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N83BL accident description

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Crash location 34.616389°N, 83.683056°W
Reported location is a long distance from the NTSB's reported nearest city. This often means that the location has a typo, or is incorrect.
Nearest city Cleveland, GA
34.597040°N, 83.763237°W
4.8 miles away

Tail number N83BL
Accident date 10 Sep 2004
Aircraft type Lemoine Marvin J. Jr. Christian Eagle II
Additional details: None

NTSB description


On September 10, 2004, at 1856 eastern daylight time, a Lemoine Marvin, Christian Eagle II, Home Built airplane, N83BL, registered to and operated by the Airline Transport Pilot, collided with trees while maneuvering near Cleveland, Georgia. The personal flight was operated under the provisions of Title 14 CFR Part 91, and visual flight rules. Visual meteorological conditions prevailed and no flight plan was filed for the local flight. The pilot and passenger received fatal injuries and the airplane was substantially damaged. The flight originated in Cleveland, Georgia, from a private airstrip on September 10, 2004, at 1800.

According to several witness, the airplane made four passes near their locations. On each pass the witnesses saw the airplane do a slow roll or a loop, and on two passes the airplane did both a roll and a loop. On one of the passes, the airplane rolled over and flew inverted for a short distance, then righted itself and went around to make the next pass. One witness stated that he did not remember the exact order of the maneuvers. However, he did remember what happened on the last pass just before the airplane crashed. He stated that after the airplane completed the next-to-last pass, it circled to the south. From the witnesses vantage point, he was able to see the airplane approaching Serendipity Park from the east on a westerly heading. He said the airplane did a slow aileron roll, flew a short distance and did an inside loop, at the time of the loop the airplane was not directly over his area. However, he was still able to see the airplane clearly. As the airplane came out of the loop, it never came back to horizontal. It flew out of the bottom of the loop in a shallow dive at an angle of about 15 degrees from horizontal. It then continued approximately due west, in a straight line, still in the shallow dive until he lost sight of it in the trees and heard the crash a few seconds later. Witnesses telephoned the 911 operator and reported the accident.


A review of information on file with the Federal Aviation Administration Airman's Certification Division, Oklahoma City, Oklahoma, revealed the pilot was issued a commercial pilot certificate with ratings for airplane single engine land, and an Airline Transport Pilot certificate for airplane multiengine land. The pilot held type ratings for the BE-400, CE-500, CE-650, DA-20, DA-50, DH-125, LR Jet, and the MU-300. There were no records located for the pilot to indicate that he had aerobatic training. A review of records on file with the FAA Aero Medical Records revealed the pilot held a limited first class medical certificate issued on October 2, 2003, with a restriction that he must wear corrective lenses. The pilot reported on his application for the medical certificate that he had accumulated 14,500 total flight hours.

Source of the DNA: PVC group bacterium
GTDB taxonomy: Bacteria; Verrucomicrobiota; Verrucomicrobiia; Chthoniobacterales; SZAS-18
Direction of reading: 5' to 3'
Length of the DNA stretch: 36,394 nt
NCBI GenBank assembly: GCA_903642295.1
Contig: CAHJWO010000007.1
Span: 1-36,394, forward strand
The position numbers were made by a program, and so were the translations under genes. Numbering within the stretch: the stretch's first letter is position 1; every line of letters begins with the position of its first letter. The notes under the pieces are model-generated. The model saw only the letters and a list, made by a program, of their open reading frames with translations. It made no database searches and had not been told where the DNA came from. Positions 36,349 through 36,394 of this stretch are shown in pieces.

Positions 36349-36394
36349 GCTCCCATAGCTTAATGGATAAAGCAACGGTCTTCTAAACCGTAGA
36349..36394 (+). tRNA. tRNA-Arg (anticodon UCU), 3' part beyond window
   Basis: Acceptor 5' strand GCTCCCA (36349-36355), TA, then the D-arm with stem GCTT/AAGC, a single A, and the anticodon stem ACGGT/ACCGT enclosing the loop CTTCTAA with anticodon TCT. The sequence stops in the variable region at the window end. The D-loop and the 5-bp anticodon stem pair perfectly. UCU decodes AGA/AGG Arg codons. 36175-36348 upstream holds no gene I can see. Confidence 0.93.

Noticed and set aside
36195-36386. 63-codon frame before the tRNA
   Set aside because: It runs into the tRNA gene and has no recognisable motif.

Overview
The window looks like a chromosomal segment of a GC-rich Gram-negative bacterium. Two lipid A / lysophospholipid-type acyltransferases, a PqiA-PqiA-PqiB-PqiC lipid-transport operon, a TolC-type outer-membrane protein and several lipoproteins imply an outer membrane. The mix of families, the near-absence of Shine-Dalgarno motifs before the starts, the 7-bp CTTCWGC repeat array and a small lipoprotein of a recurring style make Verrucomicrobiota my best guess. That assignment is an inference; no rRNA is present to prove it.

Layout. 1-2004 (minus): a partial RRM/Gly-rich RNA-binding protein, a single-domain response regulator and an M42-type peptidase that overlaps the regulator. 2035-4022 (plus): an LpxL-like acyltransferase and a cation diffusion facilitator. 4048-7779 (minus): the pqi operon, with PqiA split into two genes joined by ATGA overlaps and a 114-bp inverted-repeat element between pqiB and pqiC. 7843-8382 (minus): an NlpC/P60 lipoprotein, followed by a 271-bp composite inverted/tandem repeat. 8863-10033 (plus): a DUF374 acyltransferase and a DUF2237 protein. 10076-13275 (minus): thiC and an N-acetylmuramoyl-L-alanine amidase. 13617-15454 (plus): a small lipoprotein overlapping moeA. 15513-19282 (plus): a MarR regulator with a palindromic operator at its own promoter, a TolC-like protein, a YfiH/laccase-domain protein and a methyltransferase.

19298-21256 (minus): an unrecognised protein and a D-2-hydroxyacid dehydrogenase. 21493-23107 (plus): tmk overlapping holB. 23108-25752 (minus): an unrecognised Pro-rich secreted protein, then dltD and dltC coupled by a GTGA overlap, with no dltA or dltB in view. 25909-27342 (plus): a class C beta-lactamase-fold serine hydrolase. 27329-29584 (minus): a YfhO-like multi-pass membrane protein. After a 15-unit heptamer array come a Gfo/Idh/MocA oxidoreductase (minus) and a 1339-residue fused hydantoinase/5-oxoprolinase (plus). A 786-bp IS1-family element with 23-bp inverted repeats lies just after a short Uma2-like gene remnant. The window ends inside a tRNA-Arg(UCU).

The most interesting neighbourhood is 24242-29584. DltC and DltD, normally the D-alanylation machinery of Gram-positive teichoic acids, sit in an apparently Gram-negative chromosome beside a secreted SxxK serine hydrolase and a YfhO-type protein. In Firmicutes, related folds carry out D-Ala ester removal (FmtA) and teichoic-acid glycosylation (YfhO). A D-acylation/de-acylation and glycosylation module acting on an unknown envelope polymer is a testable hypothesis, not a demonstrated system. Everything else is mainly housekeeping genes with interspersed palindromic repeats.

A review of maintenance records revealed that the airplane had been inspected in accordance with 14 CFR Part 43, Appendix D, Conditional Inspection Guidelines, and was determined to be in an airworthy condition by the pilot/A&P on October 15, 2003 at a tachometer time of 613.9 hours. The airplane was registered to the owner on August 1, 2000.


The nearest weather reporting facility at the time of the accident was Marietta, Georgia. The 1845 surface weather observation was; Sky clear, visibility 10 statute miles, temperature 25-degrees Celsius, dewpoint temperature 19-degrees Celsius, wind 330-degrees at five knots, and altimeter 30.02. Visual meteorological conditions prevailed at the time of the accident.


Examination of the accident site found several medium to large diameter trees damaged and/or broken along the crash debris line of the airplane to where the cabin area and fuselage rested at the base of a large diameter oak tree. The debris line was 130 feet in length and 70 feet wide.

Numerous pieces of the fabric covered wooden and metal airplane were located along the crash debris line. The engine, and a portion of the cockpit area at the instrument panel were observed forward of the cabin area resting against a tree. Examination of the cockpit area found the flight controls would move forward, aft and left to right and were attached to their cables. Several tree branches were observed with a 45-degree cut similar to that of a propeller strike near the initial point of impact. The post-accident examination of the airframe, flight controls and engine revealed no evidence of a mechanical failure or malfunction. All components necessary for flight were present at the crash site.


Forensic Medicine Associated, Inc., Lawrenceville, Georgia conducted a postmortem examination of the pilot on September 12, 2004. The reported cause of death was "Generalized Blunt Trauma, and the manner of death Accident." The Forensic Toxicology Research Section, Federal Aviation Administration, Oklahoma City, Oklahoma performed postmortem toxicology of specimens from the pilot. There was no Carbon Monoxide or Cyanide detected in the blood, and no Ethanol or drugs detected in the urine.


The airplane wreckage was released to the family of the pilot on September 15, 2004.

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